The hypothalamic–pituitary–adrenal (HPA) axis is viewed as key neural circuitry in maintaining homeostasis and adaptive reactions in response to stress status. Within the hypothalamic nuclei, PVN, which contains magnocellular and parvocellular subdivisions, is the primary regulator of the HPA axis and mediates physiological responses when individuals face environmental or homeostatic challenges.[38],[39] The magnocellular PVN contains neurosecretory cells which synthesize and secrete vasopressin or oxytocin into posterior pituitary.[40] Parvocellular PVN consists of both neurosecretory and non-neurosecretory cells. The neurosecretory cells synthesize and secrete corticotropin-releasing factor (CRF) into the anterior pituitary to regulate the secretion of adrenocorticotrophic hormone (ACTH). ACTH is further released into the circulation and triggers the secretion of cortisol (corticosteroid [CORT] in rodents) from the adrenal cortex. The parvocellular non-neurosecretory neurons are known as autonomic neurons, whose axons project into the brain stem and spinal cord.[39],[41] The HPA axis can be modulated by the hippocampus (inhibition) and the amygdala (excitation) through the action of γ-aminobutyric acid (GABA) originating in the bed nucleus of the stria terminals to parvocellular PVN.[39],[42] The HPA axis not only controls the stress response but also regulates metabolism, food intake, and function of the immune, cardiovascular, and reproductive systems.[39],[43]

NPFF is an important neuromodulator that controls the neuroendocrine and autonomic stress systems. Central injection (ICV) of NPFF causes the activation of PVN neurons, which are mainly located in the parvocellular compartments, including VMH, DMH, and the dorsal subdivisions.[44] The CRF is predominantly expressed in the DMH neurons and regulates the downstream HPA axis. Both NPFF and NPVF activate the PVN parvocellular neurons through disinhibiting the GABA-ergic (GABAergic) terminals in PVN. The NPFF-induced reduction of inhibitory postsynaptic currents is further inhibited by the nonselective NPFF receptor antagonist RF9.[45] PrRP also disinhibits GABA signaling and activates the CRF-containing neurons in the parvocellular PVN. Due to the high-binding affinity of PrRP toward NPFFR2, the effect may be mediated through NPFFR2.[27],[46],[47] On the other hand, central administration of NPFF inhibits the release of vasopressin, a peptide hormone secreted from the magnocellular subdivision of PVN.[48] This effect is most likely mediated by NPFF-augmented GABAergic neurotransmission in the magnocellular neurons.[49]

Central administration of the NPFFR2-specific agonist (dNPA or AC-263093) increases the neural activity of hypothalamic PVN and the amount of circulating CORT. These actions can be counteracted by either NPFF or CRF antagonists.[11] The NPFFR1 agonist, i.e. RFRP-3 stimulates the release of CORT through the activation of PVN CRF-expressing neurons.[50] Other RF-amide peptides activate the HPA axis and increase the circulation of CORT, including PrRP, NPSF, NPAF, and kisspeptin-13.[51],[52],[53],[54] Distinguishing the action of these receptors is difficult because all of these peptides show binding affinity to NPFFR1 and NPFFR2.[28]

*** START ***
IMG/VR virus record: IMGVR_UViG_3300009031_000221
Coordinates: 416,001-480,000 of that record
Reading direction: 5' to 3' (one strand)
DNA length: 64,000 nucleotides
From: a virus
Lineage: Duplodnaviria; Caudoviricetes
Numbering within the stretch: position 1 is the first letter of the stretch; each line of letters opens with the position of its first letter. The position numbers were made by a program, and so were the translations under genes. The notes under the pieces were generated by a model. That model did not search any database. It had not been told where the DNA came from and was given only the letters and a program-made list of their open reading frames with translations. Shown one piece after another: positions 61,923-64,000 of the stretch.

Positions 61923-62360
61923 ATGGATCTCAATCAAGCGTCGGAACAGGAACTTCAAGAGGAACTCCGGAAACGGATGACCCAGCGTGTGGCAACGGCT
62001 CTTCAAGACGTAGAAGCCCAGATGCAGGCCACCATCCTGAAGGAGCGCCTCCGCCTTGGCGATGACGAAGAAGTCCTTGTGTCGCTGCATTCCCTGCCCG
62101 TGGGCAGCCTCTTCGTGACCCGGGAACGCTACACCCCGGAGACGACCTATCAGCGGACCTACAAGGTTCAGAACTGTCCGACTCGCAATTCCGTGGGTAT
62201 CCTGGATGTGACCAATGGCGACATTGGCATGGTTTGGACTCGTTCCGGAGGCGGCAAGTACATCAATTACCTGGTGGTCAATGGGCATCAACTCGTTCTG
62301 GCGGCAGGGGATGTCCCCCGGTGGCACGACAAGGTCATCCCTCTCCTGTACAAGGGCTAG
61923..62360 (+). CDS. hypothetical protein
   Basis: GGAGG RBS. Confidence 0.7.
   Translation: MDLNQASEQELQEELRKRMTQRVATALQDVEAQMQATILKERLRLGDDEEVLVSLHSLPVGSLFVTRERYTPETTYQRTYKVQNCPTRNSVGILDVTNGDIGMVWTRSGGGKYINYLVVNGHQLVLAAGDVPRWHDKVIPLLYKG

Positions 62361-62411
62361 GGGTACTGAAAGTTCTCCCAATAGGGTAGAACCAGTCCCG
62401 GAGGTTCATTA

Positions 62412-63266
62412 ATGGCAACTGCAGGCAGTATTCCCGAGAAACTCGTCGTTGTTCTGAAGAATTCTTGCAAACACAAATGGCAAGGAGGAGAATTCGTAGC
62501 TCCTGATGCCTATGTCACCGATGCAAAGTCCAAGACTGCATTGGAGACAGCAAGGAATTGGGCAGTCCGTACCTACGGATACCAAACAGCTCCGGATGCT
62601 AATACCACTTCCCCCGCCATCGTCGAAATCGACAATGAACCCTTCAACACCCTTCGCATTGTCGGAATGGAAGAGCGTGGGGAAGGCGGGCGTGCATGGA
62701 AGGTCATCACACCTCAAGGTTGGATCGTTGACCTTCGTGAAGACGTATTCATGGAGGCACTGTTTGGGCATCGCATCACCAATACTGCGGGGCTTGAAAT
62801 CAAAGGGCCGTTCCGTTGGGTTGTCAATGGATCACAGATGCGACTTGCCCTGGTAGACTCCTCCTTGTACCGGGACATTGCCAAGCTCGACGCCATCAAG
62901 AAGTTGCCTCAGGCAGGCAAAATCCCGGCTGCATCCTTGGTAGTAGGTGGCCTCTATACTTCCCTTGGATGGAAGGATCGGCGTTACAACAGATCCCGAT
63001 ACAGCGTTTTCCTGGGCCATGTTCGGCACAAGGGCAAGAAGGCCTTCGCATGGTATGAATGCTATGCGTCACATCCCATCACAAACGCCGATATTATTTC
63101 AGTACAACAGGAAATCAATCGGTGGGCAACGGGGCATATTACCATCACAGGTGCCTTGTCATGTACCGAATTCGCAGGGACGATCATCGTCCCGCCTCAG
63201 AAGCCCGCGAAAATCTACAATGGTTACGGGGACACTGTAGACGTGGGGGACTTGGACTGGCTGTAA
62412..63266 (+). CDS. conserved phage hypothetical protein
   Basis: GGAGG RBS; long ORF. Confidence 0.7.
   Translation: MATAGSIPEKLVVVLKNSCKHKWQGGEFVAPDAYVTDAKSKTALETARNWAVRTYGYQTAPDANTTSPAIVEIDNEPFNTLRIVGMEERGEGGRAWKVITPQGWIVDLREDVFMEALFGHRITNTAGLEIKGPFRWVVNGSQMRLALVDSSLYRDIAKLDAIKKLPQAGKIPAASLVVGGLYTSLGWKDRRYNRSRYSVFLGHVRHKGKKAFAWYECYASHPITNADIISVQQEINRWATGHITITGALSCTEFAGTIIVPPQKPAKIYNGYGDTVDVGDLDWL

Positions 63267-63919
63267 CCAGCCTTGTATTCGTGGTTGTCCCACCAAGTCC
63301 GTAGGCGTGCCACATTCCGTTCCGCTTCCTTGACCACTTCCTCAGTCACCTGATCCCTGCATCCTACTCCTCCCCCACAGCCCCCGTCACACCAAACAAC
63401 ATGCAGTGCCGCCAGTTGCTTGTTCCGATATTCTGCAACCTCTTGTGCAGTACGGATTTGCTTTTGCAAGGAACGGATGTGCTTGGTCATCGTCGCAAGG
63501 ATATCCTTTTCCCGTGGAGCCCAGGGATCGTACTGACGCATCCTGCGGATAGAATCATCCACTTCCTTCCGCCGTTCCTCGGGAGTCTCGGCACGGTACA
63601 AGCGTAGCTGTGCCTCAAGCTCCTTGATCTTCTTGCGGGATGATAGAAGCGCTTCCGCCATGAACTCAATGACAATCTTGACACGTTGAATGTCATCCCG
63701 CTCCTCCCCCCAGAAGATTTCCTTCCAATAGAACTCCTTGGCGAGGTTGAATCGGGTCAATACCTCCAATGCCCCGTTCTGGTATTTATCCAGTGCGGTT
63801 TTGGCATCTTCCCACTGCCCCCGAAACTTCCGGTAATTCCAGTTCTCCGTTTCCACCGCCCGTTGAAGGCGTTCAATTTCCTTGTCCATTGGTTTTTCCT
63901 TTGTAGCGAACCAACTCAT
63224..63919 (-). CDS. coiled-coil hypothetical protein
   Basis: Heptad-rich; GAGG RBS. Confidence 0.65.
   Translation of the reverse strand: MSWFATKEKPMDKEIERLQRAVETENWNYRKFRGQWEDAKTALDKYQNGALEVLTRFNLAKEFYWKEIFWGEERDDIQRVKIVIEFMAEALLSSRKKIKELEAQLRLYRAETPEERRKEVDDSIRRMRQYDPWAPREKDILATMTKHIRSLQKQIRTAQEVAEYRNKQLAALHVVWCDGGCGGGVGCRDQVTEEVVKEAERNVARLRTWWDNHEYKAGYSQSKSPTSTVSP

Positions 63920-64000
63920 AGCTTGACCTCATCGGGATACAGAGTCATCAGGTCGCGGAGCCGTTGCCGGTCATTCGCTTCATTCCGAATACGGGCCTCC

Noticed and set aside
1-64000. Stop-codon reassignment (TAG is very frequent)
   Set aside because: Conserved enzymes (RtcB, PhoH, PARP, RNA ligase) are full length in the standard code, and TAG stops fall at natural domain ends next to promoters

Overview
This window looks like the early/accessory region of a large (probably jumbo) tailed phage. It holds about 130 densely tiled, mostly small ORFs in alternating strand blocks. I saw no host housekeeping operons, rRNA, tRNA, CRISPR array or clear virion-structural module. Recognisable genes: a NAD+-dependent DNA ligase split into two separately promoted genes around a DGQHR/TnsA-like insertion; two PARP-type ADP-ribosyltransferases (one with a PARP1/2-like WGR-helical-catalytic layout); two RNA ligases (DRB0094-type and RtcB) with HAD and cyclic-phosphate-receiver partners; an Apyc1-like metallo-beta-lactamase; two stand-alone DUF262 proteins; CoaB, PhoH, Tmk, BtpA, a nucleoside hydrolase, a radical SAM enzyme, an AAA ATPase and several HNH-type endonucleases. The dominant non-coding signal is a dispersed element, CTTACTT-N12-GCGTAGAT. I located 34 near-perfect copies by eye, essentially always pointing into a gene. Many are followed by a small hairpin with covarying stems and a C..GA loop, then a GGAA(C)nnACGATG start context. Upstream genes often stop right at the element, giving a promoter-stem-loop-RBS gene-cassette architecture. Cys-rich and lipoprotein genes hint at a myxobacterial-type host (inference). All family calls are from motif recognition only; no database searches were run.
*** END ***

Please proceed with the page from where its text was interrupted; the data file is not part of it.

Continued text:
Effect of neuropeptide FF on hypothalamic-dependent behaviors

The HPA axis serves as a stress response pathway in dealing with environmental challenges. Hyperactivity of the HPA axis triggers behavioral changes, including depressive- and anxiety-like behaviors. The chronic stress increases the risk of mood disorders through disruption of neuroplasticity at the structural and functional level.[55] The biochemical changes include the impairment of hippocampal-negative feedback, high circulating CORT, downregulation of glucocorticoid receptor, and reduced neurogenesis.[56],[57],[58] NPFF regulates the stress response, i.e. activation of the HPA axis and consequent behavioral changes.[10] Central administration of the NPFF antagonist, dansyl-PQR-amide, or RF9 restores ethanol or amphetamine withdrawal-induced anxiety behavior.[59],[60] NPFF-related RF-amide neuropeptides induce anxiety behavior through the stimulation of the HPA axis.[50],[51],[52],[53] Chronic stimulation of NPFFR2 signaling by systemic injection of the NPFFR2 agonist or in NPFFR2 overexpressed transgenic mice induces depressive- and anxiety-like behaviors.[10] These mice display depressive-like behavior, hyperactivity of the HPA axis, impairment of hippocampal negative feedback and neurogenesis, of which similar to chronic mild stress-induced phenotypes. The depressive-like behavior is ameliorated by bilateral intra-PVN injection of NPFFR2-shRNA.[10] Impact of RF-amide peptides in the hypothalamus on HPA axis activity and animal behavior is summarized in [Table 1]. The findings pinpoint the importance of NPFFR2 on the HPA axis and the stress response through upstream PVN.
Table 1: Summary of the impacts of RF-amide peptides on the hypothalamic–pituitary–adrenal axis

Click here to view


Of importance, NPFF regulates the cardiovascular system through its cellular effects on PVN neurons.[46],[48] The NPFF immunopositive cells of the hypothalamus are increased in hypertensive patients compared to healthy controls.[61] These events may be mediated through the autonomic nervous system and the neuroendocrine system.